The season for testing for Great Crested Newts (GCNs) has now begun and, as construction industry professionals know, accurate testing for this protected species is essential. Finding GCN on site after building works have started can mean significant delays and increased costs.
The newts are often hard to spot at the planning and assessment stage; traditionally ecologists needed to go out and shine torches into ponds at dusk to ascertain GCN populations. But the advent of eDNA analysis, first sanctioned by Natural England in 2014, has been a major improvement, as it’s able to rule out or confirm the presence of GCNs in a pond with a single sampling exercise, and with results from that survey coming back within a time frame as short as two days.
Only ponds with positive eDNA results for GCN then need to be tested using conventional survey methods. Using eDNA analysis is particularly helpful in progressing large infrastructure projects, because eDNA testing can be used up until the end of June; a time when it’s too late to survey using traditional methods.
However, construction companies really do need to check that the ecologists they instruct to do the testing are using reputable laboratories to analyse the eDNA samples. Recent figures from a new eDNA proficiency testing scheme facilitated by Natural England showed that in 2018 only five out of nine laboratories offering the analysis correctly identified all of the test samples sent to them.
Check that your ecologists are using a lab which recently passed this proficiency test (the FAPAS test) to guard against the risk of false positive and false negative results for GCNs. Asking for the laboratories testing results will ensure that the proper procedures are being adhered to, particularly in relation to pipetting techniques. eDNA analysis is accurate in detecting GCN presence or absence even at very low levels, however strict quality measures must be followed to avoid false errors.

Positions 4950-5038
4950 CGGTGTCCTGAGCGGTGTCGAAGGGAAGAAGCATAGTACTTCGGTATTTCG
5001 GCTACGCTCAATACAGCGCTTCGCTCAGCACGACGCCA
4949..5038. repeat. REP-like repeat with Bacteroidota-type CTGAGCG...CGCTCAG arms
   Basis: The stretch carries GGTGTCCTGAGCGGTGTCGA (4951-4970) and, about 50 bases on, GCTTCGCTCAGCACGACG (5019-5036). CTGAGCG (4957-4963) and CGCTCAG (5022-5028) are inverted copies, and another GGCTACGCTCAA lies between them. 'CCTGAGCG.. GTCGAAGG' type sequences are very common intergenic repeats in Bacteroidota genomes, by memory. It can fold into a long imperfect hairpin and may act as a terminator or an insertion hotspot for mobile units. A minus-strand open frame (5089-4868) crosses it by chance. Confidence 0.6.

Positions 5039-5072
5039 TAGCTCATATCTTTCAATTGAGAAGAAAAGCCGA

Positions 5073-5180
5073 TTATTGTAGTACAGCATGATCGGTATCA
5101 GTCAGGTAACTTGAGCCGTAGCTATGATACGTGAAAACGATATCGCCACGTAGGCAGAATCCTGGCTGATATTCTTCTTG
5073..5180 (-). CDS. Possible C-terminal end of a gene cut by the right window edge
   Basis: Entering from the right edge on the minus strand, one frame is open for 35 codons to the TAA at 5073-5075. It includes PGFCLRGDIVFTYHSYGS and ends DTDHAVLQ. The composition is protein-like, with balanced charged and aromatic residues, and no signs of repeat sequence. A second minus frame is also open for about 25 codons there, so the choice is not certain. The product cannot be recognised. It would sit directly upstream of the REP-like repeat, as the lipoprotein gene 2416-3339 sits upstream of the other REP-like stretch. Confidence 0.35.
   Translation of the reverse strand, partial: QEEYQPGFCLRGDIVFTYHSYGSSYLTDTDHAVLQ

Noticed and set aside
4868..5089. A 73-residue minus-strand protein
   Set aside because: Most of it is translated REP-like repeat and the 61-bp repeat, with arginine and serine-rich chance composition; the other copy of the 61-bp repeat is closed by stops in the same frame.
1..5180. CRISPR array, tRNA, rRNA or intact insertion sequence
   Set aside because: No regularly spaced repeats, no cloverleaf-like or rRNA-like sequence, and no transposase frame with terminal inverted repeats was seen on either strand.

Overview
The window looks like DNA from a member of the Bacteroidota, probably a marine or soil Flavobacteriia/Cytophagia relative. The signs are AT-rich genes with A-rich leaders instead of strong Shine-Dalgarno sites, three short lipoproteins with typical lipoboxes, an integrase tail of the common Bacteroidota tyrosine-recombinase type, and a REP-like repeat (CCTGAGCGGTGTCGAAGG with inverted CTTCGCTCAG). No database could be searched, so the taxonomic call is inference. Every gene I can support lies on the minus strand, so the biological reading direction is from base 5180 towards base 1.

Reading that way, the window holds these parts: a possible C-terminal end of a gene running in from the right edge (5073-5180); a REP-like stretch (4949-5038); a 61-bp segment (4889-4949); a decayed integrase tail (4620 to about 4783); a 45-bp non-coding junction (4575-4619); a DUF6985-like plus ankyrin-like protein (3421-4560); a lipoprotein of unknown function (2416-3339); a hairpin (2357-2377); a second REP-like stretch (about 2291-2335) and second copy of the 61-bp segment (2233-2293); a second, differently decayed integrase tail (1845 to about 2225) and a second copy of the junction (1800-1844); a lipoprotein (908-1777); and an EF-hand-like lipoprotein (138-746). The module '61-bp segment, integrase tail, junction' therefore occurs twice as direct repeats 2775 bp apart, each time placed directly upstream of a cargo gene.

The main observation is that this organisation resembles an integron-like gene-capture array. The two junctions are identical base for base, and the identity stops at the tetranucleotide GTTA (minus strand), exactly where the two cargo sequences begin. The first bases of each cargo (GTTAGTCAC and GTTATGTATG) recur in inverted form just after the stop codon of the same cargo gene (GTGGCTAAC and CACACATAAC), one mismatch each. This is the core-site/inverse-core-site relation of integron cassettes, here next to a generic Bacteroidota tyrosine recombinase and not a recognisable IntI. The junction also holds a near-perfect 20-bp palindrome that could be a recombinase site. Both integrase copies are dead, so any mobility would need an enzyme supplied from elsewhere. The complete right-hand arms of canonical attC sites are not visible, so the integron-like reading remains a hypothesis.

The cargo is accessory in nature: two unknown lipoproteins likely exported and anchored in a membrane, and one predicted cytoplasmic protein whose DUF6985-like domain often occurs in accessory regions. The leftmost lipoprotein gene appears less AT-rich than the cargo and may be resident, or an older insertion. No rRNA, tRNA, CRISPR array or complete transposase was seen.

eDNA testing really is an invaluable and innovative tool for developers in investigating ecological constraints in the field, and getting the full picture of these results at the design stage, where remediation can be creatively incorporated into a building project. However, it’s very important for the team to correctly interpret how the results relate to local conditions.
For example, GCNs can simply be passing through a construction site, rather than permanently living there. In a situation where newts are transient within the local environment and a positive eDNA result is returned, the ecologist on the project will need to look not just at the results but at how they relate to the site to determine the nature of the GCN population – a process which may require additional surveys – and whether avoidance and remediation measures are actually necessary.
This piece came from Helen Rees, director at ADAS, and James Simpson, associate director of ecology at ADAS. ADAS was involved in peer reviewing the eDNA test methodology.
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